Growing up with the business since the 1950’s, we sat down with Lynn Temple, Chairman of Magee 1866 and fourth generation family member and asked him to share some of his favourite memories from childhood and the intervening years, as well as his thoughts on the future of the brand.

“In the 1950s, the company was powered by three generators of different sizes. There was always one big one running at any time, driving what looked like a Victorian mill with a huge central drive from the ceiling and belts running off it, which then drove the sewing machines. My great delight as a little boy was to start and stop the generators. I would run in and switch on a generator that wasn’t running, and switch it off again. One day, I got confused and switched off the main generator. The whole factory ground to a halt. I was in serious trouble. The production manager ate me – it was horrendous. They lost about an hour and a half production before they got the whole thing working again!

In those days, with direct current, fire was always a risk. At Magee in Donegal, we always had our own petrol-driven fire engine. We used to go to the River Eske beside the factory, where the suction pump at the end of the fire engine was put into the river. The hose was at the other end and we used to practice every week. That practice always attracted a whole lot of the town’s teenagers who used to sit at the wall on the other side of the river, and shout to see if we could hit them with the spray of the hose. We had great fun decoying them at the end of the wall with the engine at half-power, and then when they were all lined up, we’d open the throttle and we could knock them off the wall like skittles. As a ten year old I thought it was absolutely the best part of Magee!

A little boy’s magical memories aside (!), Magee in the 1950s was a very traditional place and focused principally on hand-weaving and hand-knitting.  As continental competition grew in the 70s and 80s, we very much upped our game to further develop tailoring around the ‘business suit’. The Weaving Mill shifted gears in the late 60s and 70s as it became a more fashion orientated business. Magee’s Donegal Tweed was picked up by designers such as Sybil Connolly and Irene Gilbert, which brought some serious panache and established global exports of our luxury fabric.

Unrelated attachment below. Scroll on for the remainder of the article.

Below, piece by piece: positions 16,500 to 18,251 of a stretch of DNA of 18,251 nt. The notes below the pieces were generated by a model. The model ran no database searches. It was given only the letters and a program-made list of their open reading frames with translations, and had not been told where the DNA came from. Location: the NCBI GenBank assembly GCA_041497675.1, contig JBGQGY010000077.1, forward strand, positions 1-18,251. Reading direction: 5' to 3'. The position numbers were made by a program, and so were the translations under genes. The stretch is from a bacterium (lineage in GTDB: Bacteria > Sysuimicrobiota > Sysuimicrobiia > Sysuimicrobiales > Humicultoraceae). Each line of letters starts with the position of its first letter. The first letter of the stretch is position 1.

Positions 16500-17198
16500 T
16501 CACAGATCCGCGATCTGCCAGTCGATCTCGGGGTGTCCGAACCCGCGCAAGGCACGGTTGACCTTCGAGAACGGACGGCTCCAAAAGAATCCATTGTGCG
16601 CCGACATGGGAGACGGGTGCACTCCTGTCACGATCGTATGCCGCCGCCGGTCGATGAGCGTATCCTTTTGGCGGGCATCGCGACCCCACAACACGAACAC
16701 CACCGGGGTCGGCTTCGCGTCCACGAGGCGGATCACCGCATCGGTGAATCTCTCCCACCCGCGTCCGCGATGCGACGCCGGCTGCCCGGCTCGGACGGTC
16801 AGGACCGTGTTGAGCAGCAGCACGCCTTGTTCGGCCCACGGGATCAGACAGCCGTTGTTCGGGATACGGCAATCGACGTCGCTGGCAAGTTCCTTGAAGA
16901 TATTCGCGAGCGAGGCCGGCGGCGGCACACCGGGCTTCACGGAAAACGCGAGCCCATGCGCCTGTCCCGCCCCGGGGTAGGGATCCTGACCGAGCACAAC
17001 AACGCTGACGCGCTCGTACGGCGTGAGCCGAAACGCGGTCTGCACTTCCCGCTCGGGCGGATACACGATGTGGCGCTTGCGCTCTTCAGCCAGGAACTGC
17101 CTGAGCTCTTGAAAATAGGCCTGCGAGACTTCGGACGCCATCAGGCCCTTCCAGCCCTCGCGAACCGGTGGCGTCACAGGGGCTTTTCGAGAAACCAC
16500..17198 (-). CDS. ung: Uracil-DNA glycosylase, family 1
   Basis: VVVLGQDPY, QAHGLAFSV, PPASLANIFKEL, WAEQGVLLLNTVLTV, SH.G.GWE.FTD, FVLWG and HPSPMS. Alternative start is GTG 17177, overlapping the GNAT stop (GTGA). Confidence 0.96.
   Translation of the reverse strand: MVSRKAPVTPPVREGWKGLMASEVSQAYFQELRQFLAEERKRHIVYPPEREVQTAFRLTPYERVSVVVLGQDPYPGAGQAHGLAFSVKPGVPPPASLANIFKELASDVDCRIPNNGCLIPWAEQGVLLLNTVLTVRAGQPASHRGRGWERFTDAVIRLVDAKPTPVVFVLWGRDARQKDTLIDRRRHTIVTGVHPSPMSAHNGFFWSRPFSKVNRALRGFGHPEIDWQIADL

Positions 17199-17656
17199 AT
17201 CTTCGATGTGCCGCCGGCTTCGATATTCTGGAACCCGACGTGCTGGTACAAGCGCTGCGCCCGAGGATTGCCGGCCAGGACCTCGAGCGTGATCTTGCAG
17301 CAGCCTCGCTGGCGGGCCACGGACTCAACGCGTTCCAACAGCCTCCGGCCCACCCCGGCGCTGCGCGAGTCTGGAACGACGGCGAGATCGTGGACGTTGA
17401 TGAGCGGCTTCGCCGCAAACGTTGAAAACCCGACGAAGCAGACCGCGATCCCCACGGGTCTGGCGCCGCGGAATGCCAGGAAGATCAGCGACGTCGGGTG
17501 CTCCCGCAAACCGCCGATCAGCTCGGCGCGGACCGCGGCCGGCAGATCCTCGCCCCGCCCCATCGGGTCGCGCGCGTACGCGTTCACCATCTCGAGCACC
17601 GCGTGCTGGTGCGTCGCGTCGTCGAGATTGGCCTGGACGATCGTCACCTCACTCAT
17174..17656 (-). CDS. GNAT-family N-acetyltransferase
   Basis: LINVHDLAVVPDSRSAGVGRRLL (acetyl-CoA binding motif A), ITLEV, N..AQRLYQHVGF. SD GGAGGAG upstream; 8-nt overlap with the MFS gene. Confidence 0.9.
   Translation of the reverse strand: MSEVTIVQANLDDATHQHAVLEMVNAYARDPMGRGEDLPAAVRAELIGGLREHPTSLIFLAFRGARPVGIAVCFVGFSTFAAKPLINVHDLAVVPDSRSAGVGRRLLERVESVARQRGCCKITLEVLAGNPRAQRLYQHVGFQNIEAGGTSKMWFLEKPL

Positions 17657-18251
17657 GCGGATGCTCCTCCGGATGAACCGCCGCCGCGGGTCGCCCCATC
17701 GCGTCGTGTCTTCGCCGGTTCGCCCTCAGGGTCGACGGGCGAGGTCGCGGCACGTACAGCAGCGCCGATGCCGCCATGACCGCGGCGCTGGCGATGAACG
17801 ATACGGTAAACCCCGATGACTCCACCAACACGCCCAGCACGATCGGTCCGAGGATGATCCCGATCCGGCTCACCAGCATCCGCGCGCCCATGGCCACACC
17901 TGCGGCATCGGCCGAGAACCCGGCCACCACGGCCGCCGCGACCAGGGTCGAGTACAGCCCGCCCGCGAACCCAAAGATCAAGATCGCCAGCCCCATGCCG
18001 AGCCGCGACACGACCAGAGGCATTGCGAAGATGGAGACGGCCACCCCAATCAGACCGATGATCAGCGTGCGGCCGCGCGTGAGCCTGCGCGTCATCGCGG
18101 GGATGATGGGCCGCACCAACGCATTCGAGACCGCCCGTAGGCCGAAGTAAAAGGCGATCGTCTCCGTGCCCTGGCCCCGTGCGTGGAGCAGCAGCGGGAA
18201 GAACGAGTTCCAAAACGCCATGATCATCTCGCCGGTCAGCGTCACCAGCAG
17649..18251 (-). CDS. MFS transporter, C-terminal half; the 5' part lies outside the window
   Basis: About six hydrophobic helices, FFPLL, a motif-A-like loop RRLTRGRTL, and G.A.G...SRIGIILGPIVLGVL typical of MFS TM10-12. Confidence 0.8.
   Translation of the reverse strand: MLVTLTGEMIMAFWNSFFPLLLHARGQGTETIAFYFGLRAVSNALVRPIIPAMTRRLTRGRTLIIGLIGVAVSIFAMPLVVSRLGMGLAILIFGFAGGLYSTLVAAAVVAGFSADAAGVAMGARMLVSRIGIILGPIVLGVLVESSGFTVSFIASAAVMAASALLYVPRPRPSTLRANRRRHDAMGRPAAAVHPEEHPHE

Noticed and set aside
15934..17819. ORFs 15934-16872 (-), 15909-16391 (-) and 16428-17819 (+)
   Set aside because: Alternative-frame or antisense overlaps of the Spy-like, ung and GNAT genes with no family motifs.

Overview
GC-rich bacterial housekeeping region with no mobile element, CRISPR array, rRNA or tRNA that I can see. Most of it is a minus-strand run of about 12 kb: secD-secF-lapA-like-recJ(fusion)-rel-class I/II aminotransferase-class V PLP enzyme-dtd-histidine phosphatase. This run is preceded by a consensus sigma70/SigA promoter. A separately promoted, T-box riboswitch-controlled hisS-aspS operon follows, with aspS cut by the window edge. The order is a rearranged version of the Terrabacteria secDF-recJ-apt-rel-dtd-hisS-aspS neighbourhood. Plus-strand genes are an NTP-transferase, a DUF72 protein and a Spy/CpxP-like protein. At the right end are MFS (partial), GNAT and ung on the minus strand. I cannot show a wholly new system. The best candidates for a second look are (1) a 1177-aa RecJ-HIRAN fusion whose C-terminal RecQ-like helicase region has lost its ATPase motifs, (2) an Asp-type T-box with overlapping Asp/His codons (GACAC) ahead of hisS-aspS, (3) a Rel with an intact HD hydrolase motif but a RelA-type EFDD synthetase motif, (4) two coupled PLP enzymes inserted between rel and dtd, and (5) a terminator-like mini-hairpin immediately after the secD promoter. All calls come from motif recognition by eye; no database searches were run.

Now, we see the market changing again to incorporate far more lifestyle and casual garments. We believe beautiful tailoring will always have a place in the market (and is still a core element for our business) but the world has become a more casual place. For us it is important to never lose sight of our roots but crucial to also keep looking forward. This means that we continue to focus on using our own fabric throughout our collections. Weaving in Donegal, on the North-West coast of Ireland certainly has its challenges and not least with the current situation surrounding COVID-19 and the uncertainties that we face on a global stage. However as a family, designing and weaving our own cloth is an integral part of who we are and what we stand for. The other huge shift that I see, is the growing awareness of sustainability which we are firm believers in. It wasn’t a common topic in the 1950’s (!) but it is good to see this emphasis on ‘slow fashion’, which fits the bill for us. We are developing more casual, relaxed garments with an empathise on natural fabrics. Each piece we design and make has longevity in mind.

Rosy, Patrick, Lynn & Charlotte

It has been an incredibly challenging few months for us with the unprecedented situation surrounding COVID-19 and not to mention the uncertainties with Brexit. However we have been here for over 150 years and are looking to a positive future. My three children are all in the business – Charlotte as Design Director, Patrick as CEO of Magee Weaving, and Rosy as CEO of Magee Clothing & Retail and they are joined by a loyal, energetic and skilled team in Donegal. Despite the uncharted waters we are currently navigating this gives me great heart for our future as an Irish lifestyle brand with a unique slant in that we have our own weaving mill and these luxurious fabrics are incorporated into our clothing and accessory collections. “

Comments are closed.

Pin It